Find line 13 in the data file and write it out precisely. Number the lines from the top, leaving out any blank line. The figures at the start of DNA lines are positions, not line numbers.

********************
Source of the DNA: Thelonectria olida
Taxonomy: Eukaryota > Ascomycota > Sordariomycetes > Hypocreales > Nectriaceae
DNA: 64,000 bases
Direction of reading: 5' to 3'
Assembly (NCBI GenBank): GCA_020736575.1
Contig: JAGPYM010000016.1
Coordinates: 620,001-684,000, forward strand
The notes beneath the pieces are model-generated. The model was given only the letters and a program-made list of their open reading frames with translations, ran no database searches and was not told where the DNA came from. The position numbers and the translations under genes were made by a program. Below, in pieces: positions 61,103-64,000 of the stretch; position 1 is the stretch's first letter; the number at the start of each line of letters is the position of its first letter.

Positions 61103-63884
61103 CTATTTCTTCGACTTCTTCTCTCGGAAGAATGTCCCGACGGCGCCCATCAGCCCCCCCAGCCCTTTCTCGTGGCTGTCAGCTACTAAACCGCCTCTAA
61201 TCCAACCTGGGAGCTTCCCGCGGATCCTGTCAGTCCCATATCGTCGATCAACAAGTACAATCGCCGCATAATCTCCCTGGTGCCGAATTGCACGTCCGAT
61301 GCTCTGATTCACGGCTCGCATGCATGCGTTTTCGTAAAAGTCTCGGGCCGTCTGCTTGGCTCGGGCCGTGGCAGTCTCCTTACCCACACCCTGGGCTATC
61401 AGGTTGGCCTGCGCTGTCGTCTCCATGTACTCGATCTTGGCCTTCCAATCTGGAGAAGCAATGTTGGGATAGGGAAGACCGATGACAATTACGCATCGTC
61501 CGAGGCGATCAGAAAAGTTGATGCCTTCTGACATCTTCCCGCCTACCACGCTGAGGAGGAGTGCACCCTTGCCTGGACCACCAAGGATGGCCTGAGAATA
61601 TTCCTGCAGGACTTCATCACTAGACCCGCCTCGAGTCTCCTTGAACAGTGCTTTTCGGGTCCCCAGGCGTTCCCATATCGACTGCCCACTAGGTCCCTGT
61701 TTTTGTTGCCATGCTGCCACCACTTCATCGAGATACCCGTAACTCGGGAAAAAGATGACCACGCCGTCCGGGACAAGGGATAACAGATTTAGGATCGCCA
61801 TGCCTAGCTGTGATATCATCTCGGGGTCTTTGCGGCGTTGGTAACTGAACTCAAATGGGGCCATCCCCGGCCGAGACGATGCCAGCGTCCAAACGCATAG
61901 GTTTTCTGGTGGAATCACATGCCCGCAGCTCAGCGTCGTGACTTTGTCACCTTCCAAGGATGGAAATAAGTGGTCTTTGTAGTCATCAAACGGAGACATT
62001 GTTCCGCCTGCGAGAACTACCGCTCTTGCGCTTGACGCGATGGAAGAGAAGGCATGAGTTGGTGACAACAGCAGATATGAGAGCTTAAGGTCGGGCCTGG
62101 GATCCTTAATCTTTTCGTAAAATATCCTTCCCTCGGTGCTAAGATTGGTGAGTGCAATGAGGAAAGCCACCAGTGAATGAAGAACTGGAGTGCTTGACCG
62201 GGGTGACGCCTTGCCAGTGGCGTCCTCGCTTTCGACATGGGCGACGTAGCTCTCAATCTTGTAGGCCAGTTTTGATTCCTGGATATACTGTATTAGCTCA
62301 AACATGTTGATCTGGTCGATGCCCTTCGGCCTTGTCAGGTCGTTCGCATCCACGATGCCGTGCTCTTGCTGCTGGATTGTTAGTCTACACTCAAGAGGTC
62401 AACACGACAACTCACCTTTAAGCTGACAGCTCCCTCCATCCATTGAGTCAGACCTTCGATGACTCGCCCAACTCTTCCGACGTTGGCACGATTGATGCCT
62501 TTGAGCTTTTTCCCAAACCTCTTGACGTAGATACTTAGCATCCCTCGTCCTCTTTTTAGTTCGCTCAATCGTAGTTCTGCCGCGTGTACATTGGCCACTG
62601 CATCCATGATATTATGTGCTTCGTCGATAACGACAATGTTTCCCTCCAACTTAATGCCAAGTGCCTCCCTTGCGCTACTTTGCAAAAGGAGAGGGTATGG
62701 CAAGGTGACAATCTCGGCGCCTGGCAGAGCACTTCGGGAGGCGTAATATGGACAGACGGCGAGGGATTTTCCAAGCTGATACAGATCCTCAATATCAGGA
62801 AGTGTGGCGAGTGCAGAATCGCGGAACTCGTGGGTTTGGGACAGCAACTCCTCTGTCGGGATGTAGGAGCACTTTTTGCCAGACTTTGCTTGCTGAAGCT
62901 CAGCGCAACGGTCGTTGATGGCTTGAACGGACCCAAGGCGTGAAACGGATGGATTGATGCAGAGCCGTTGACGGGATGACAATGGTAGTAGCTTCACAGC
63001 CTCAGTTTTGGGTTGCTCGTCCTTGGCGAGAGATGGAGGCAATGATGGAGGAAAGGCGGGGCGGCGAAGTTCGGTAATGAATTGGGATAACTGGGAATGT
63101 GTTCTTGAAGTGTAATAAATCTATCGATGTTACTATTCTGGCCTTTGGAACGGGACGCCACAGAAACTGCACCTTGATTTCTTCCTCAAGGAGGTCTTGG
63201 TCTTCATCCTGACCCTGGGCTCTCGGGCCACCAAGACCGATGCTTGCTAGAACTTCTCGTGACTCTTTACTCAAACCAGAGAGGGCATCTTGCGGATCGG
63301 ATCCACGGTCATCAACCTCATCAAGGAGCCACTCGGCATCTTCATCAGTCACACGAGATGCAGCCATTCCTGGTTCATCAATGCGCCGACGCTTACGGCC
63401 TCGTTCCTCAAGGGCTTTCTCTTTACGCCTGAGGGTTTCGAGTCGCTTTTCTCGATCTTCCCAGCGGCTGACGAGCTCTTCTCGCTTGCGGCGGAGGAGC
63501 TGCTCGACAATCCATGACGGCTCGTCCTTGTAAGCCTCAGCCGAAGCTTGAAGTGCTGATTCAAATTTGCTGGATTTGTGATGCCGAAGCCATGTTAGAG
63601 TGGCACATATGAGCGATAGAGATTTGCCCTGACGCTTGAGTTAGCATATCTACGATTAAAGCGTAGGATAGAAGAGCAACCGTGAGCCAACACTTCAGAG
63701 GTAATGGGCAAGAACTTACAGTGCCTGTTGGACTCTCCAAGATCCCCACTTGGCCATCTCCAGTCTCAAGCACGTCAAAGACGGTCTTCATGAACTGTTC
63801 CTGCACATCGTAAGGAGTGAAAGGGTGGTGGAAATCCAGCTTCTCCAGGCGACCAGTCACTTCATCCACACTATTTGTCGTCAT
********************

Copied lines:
61401 AGGTTGGCCTGCGCTGTCGTCTCCATGTACTCGATCTTGGCCTTCCAATCTGGAGAAGCAATGTTGGGATAGGGAAGACCGATGACAATTACGCATCGTC